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Casting Movie Musicals: What’s the Drama?

The past few years alone have bestowed a multitude of movie musicals upon us: In the Heights, Dear Evan Hansen, Everybody’s Talking About Jamie, and dare I name it, Cats. Now, it seems that the much-awaited film adaptation of Wicked will be amongst the next to join this ever-growing list, with the casting of its two principal characters having been announced. On 5th November it was revealed that Cynthia Erivo and Ariana Grande will play leading ladies, Elphaba and Glinda respectively, in director Jon M. Chu’s adaptation of the stage show. While the announcement was the cause of much excitement, it triggered the revival of wider conversations surrounding the casting of movie musicals, begging the question of whether anyone will ever get it ‘right’.

The primary argument from the theatre community is that musical theatre roles should go to musical theatre actors, those who have made their name on the stage and have proved themselves in live performances night after night. For many, this was part of the cause for celebration for Erivo being cast in Wicked, as she has many impressive stage credits to her name, including her Tony Award-winning run in The Color Purple. On the opposite side, it’s individuals such as Grande, who despite having a theatrical background, suffer from this approach, because she is most widely recognised for something other than theatre. Casting actors from other disciplines can lead to accusations that they are being cast for their name alone or suggestions that they may be less invested in the material.

These debates within the theatrical community are not exclusive to film adaptations of musicals but are also applied to the phenomenon of ‘stunt casting’ in theatres themselves, in which well-known individuals are cast in a production to boost interest and, crucially, ticket sales. In both instances, the underlying concern is the same, whether the role should have gone to someone else who has spent years dedicated to their very specific craft. Yet this attitude may risk some members of the theatre community appearing to be gatekeepers, suggesting that unless someone has taken the long, traditional route into theatre they are less deserving to be there. 

Casting directors of movie musicals are in the incredibly unenviable position of navigating the balance between respecting the craft and dedication of performers and producing a financially feasible film. Theatres use so-called stunt casting to boost profits, and the film industry must do the same in order to market their product to an audience much wider than the traditional theatre-going public. The beauty of the movie musical is its ability to make theatre more accessible. Cinema tickets or the cost of a Netflix subscription are infinitely cheaper than a night at a West End or Broadway show. People are able to watch a film from the comfort of their home, not having to factor in any additional time or costs for travel. Film removes some of the barriers that traditional theatre puts in place, working to encourage a wider audience to give musicals a go, and casting familiar faces is a part of this process. Someone who’s never considered watching Wicked in the West End but who loves Grande’s solo work might consider watching the film solely for her performance. Film musicals must appeal to those outside of the theatre community, something that would be unlikely utilising only stage actors, or they simply won’t be made at all.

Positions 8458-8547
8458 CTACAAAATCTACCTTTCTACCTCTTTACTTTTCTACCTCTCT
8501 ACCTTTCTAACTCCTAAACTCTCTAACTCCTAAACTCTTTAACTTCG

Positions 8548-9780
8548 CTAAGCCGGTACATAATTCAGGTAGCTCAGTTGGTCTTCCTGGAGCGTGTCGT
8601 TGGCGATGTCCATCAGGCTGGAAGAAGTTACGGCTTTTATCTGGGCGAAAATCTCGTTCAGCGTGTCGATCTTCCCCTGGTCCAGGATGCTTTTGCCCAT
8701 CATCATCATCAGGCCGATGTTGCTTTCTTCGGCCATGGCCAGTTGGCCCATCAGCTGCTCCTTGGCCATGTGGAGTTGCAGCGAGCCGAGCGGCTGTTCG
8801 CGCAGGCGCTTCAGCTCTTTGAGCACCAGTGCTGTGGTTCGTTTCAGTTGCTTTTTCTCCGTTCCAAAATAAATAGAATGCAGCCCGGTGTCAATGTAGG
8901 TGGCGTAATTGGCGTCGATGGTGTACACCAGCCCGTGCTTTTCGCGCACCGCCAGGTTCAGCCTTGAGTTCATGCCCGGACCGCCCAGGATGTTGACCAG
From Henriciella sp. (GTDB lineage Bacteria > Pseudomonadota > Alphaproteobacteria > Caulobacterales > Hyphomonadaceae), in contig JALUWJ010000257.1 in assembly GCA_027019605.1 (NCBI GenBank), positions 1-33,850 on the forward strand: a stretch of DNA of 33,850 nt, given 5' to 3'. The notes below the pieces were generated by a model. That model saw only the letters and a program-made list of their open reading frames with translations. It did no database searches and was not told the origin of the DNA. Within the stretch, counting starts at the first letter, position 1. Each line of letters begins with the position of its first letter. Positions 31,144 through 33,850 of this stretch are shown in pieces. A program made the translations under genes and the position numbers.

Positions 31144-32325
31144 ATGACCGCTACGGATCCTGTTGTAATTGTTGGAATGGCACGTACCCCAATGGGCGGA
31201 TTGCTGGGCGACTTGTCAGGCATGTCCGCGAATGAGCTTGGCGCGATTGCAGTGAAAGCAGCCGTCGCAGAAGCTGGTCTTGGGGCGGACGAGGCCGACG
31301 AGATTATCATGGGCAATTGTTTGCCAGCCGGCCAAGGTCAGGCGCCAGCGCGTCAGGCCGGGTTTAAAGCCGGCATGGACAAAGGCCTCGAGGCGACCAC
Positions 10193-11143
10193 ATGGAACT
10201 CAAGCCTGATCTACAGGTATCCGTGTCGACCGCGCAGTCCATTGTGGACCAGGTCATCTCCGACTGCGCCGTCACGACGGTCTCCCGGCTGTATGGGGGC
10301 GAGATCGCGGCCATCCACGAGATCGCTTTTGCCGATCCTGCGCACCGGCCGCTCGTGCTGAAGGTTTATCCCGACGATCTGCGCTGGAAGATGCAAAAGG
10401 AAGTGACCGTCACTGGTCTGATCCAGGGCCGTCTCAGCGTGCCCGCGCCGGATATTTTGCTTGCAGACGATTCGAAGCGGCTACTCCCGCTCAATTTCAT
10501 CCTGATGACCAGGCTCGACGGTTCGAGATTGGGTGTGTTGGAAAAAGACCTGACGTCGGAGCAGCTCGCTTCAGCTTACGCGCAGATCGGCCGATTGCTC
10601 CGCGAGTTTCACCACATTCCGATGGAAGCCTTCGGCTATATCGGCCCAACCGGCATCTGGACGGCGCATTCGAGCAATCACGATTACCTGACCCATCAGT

The line between movie musicals being respectful of their origins while resisting the temptation to lean into a theatrical elitism (of sorts), all while being financially viable, appears so thin, it seems impossible to tread at all. Yet alongside this background of fierce debate and discussion, some adaptations have proved in various ways that it is indeed possible, if not to get the balance right, then to get it as close as possible.

Whilst the 2019 film Cats attracted much criticism for its CGI and some of its celebrity casting choices, not enough recognition was given for some of the positive casting choices that were made. The involvement of famous faces such as Taylor Swift and Idris Elba undoubtedly gave the film media attention before it was released, allowing for some of the principal roles to be taken by professional dancers. Ballerina Francesca Hayward took the role of Victoria, with the part of Munkustrap being given to fellow dancer Robert Fairchild, known for his work on An American in Paris. A similar approach was taken in the recently released Everybody’s Talking About Jamie, which boasts a star-studded cast but features recent theatre graduate Max Harwood in the title role. Both films harnessed the talents of individuals who could produce strong performances and generate audiences, alongside those from the industry which lovingly crafted the musicals the films owe themselves to.

A balance between famous faces and stage talent appears to be the simple compromise but the dance of the casting director is a tricky one. What one viewer may see as a poor choice, is the reason another went to the cinema at all. Ultimately, those casting films have only half the power. The rest lies with the viewer, in the judgment of whether we want someone to cast a film ‘just right’ or whether we want to see movie musicals made at all.

Jenny is a current Theatre and Performance Studies student and English Literature graduate with more opinions on both subjects than most are willing to listen to. A lover of all things creative, literary, theatrical and anything in-between.
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